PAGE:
In addition to the fungi problem scientists have confirmed that the fungus killing the forest is being assisted by a non native Ambrosia beetle. The beetle eats the wood and the fungus, carrying the unwanted fungus to other trees.  The waste of the beetle has been tested by scientists and shown to contain 62 percent of the Ceratocytis lukuohia fungus DNA.

Since these two fungi were first discovered in Hawai’i,  Hawaiian names were given to reflect what is happening to the ʻŌhiʻa tree. Read more »

ʻŌhiʻa lehua – A Native Tree and Blossom of Hawaii

ʻŌhiʻa lehua (oh-he ah lay-who-ah) – Metrosideros polymorpha – Native tree and Blossom of Hawaii

Metrosideros is a genus of an estimated 60 trees, shrubs and vines in the Myrtle family. Metrosideros is one of the most prevalent flowering plant genera in the Pacific. New Caledonia has 21 plant species in this genus, New Zealand has 12, New Guinea has 7 and Hawaii has 5. Metrosideros are also living on many other Pacific islands except for Micronesia or Australia for a reason scientists have not yet been able to figure out. The Philippines has one species of plant in this genus, Chile and Argentine do too and there is even one species of this genus as far as South Africa.

Hawaii is home to the Metrosideros polymorpha as it is known in the scientific community, ʻŌhiʻa lehua here in the Hawaiian Islands, or ʻŌhiʻa, or lehua depending to whom you are speaking. The tree is called ʻŌhiʻa and the blossoms are Lehua. There is a Hawaiian Legend explaining how these names came to be.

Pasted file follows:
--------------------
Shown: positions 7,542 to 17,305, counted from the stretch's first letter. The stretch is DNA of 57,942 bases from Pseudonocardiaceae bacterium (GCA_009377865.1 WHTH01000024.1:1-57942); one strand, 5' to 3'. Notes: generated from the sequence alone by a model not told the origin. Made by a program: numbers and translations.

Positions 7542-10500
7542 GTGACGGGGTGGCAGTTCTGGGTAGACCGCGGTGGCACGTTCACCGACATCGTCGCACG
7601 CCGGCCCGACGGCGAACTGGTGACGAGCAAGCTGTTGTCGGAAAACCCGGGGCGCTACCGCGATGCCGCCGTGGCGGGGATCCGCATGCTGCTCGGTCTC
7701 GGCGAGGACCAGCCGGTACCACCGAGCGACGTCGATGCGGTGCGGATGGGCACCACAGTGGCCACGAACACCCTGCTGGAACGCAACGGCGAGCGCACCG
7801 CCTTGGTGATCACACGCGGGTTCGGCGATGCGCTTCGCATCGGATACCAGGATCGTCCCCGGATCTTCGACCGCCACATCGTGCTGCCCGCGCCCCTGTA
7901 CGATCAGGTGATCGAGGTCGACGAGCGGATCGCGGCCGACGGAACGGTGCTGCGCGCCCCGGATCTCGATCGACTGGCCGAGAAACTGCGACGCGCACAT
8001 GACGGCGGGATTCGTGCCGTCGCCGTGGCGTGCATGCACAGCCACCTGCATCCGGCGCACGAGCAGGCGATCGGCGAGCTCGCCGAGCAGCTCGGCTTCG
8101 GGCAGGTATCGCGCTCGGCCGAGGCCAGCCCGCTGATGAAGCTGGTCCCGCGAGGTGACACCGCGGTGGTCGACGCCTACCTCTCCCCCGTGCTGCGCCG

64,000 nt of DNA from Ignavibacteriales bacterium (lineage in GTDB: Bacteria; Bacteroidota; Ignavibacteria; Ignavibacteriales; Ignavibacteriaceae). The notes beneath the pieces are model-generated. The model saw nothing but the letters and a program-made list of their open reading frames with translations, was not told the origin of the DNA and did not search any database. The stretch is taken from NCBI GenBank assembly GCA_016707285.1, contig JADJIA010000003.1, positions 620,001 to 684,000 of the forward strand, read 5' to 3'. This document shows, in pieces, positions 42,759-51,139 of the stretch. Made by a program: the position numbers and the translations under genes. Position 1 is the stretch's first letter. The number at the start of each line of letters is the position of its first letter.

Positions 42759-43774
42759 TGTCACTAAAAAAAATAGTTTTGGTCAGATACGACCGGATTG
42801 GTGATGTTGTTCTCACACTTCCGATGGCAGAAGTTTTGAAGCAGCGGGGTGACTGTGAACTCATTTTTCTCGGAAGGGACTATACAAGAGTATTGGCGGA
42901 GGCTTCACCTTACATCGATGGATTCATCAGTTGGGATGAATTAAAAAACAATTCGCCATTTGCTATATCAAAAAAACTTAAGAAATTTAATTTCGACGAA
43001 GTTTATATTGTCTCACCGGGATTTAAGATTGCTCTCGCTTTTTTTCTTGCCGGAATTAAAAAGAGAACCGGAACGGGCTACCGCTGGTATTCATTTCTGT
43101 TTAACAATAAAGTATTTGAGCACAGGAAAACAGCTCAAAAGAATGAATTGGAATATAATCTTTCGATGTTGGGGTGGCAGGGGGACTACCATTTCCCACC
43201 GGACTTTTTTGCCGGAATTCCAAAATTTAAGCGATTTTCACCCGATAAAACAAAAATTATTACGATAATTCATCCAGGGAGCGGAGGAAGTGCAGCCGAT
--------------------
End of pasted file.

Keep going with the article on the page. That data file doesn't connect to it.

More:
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The Legend of the ʻŌhiʻa Lehua Tree and Blossom

The Hawaiian Legend of  how the ʻŌhiʻa Lehua (oh-he ah lay-who-ah) Tree and Blossom got their names. The story involves Pele, goddess…

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Tips for Being Mindful of Nature and Others While Visiting Maui

One thing is for sure practicing mindfulness makes us all feel better. There are so many ways to be mindful. We can be mindful of nature, the safety of animals, the health of our environment and of course we can all be considerate and mindful of one another. We are all deserving of respect and mindfulness. No one is better than anyone else we are all here together so let’s make the best of it.  Here are a few ways to take care of the land, nature and each other on Maui.

1. Stay on the trails. This is for your safety and the protection of nature. Many of the trails on Maui are very challenging on their own. Our mud is thick and slippery so wear good hiking shoes, take a good look at those shoes and know they will never look the same after they get stained with Maui mud. Hiking poles may also be your friend when adventuring here.